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LK: And pretty soon he said, “Do you know there is such a thing of gay rodeo?” And he knew I knew about rodeo, and I said, “No, didn't know that either.” He said, “Well there's going to be one in LA the next weekend would you be interested in going.” So I said, “Okay sure that'd be fun.” So we went and it was so much fun and when I found out there was a charitable aspect that appealed to me and so, just sort of couple things happened at the same time. He and I started going to gay rodeos, and we felt like well we should volunteer, we shouldn't just go and sit in the stands, so we started doing that. And at the same time, one of the people I danced with at both of the bars, a gay man whose profession was a dance instructor, he had been competing in different kinds of competitions, but one of the parts of competition that he had been competing was gay rodeo dance. And the partner that he had been competition with decided she didn't want to do it anymore, so he had asked me to be his partner. So now I was competing at dances as well as volunteering.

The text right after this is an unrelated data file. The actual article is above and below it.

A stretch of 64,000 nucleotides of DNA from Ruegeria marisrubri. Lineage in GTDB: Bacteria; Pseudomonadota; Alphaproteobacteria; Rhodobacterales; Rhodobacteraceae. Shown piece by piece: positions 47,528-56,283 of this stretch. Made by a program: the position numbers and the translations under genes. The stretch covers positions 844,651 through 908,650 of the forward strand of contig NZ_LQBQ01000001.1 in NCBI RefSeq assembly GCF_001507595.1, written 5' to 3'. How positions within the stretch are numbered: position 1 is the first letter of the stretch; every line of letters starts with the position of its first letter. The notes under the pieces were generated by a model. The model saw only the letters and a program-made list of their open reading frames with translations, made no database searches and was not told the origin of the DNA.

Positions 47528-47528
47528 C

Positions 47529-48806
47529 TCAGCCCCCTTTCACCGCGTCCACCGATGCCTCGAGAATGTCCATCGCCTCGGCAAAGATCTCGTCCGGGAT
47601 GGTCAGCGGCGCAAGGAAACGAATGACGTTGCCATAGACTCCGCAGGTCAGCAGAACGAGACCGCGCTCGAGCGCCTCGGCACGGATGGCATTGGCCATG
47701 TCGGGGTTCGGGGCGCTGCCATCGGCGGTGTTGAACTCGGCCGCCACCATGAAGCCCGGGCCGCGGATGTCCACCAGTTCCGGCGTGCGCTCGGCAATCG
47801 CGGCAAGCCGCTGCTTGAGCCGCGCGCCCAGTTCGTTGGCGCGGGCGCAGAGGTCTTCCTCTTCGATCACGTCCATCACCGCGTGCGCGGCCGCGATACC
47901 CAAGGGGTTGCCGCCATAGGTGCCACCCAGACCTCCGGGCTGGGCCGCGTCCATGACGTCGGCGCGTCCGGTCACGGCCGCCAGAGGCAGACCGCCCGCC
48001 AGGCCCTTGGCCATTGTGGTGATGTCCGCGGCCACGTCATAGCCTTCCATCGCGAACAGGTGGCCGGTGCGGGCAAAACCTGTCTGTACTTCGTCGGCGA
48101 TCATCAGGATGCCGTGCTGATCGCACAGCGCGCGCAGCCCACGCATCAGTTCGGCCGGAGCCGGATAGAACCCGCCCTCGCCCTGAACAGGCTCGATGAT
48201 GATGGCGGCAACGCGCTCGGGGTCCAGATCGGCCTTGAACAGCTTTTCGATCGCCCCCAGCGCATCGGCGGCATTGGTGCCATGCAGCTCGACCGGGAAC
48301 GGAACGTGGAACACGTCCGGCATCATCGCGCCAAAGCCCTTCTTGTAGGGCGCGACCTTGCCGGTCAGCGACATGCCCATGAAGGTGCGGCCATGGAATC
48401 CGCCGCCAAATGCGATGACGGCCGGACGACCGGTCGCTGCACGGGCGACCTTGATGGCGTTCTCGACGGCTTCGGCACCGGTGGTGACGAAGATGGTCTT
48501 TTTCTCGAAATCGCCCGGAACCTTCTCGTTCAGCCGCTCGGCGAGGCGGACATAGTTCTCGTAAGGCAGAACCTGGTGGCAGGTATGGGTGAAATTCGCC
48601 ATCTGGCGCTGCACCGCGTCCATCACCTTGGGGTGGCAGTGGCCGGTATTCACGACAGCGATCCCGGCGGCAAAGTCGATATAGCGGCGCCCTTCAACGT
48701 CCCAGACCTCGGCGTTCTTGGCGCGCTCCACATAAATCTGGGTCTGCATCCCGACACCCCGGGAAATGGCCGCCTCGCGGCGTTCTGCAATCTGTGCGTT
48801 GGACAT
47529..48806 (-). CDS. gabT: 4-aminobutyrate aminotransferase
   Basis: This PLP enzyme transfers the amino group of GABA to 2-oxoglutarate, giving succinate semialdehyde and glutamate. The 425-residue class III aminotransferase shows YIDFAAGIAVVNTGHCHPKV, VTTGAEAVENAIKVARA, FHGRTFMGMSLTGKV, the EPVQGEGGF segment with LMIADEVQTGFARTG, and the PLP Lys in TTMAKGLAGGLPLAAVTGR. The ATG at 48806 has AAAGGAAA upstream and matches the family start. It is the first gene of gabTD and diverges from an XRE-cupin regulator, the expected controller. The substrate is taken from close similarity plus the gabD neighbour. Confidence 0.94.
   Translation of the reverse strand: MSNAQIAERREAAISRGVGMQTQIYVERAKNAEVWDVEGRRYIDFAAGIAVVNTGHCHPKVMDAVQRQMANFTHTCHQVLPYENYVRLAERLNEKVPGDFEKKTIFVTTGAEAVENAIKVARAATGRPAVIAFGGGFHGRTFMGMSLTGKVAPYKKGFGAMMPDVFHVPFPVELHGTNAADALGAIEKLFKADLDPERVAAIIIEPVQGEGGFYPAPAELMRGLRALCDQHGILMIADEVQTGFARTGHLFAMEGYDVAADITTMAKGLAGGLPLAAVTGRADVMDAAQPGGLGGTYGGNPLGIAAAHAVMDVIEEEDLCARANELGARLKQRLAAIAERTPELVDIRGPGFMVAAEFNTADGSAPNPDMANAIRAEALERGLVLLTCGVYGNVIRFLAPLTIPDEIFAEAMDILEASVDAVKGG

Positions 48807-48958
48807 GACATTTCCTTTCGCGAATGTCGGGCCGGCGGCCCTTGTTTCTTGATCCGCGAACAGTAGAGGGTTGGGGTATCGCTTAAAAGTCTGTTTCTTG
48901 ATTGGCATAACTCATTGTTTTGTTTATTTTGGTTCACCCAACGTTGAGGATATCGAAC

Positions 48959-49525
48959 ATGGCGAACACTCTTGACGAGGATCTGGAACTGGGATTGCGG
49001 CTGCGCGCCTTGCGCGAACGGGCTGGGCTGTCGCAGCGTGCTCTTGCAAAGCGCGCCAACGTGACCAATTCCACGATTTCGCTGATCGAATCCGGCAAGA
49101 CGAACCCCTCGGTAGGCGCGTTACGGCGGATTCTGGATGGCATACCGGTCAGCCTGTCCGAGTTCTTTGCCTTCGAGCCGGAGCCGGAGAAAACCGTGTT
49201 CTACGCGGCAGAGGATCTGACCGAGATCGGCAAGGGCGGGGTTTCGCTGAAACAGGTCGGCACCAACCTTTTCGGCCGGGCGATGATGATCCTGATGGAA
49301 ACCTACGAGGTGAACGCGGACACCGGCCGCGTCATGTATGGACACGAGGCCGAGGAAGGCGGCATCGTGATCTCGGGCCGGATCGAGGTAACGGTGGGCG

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LK: And you know this as well as anybody, if you're a volunteer and you're have any responsibility, you know, you show up on time, you do your job, and, you know, are a good volunteer then you get asked to volunteer more. And then pretty soon you get asked to do more and more and, you know, next thing I knew it's like, “Well would you chair this committee? Would you do this?” So I sort of got sucked in, first to the Los Angeles chapter of the Golden State Gay Rodeo Association, which is California's member association. And then my dance partner and I started driving out to Palm Springs which was about a forty-five minute drive from where we lived—‘cause we lived east of LA—because they had a really good dance club on a different night of the week. So we would drive out there every Sunday night and we would dance. And we would see a lot of people who were members of the Los Angeles chapter of the Gay Rodeo Association but they started saying you know that's too far away and it doesn't really address our needs and we need to form a chapter out here in Palm Springs and so that happened. And I was one of the seven founding members of that chapter, it was called the Greater Palm Springs Chapter because it included two counties and so I became an officer of that board.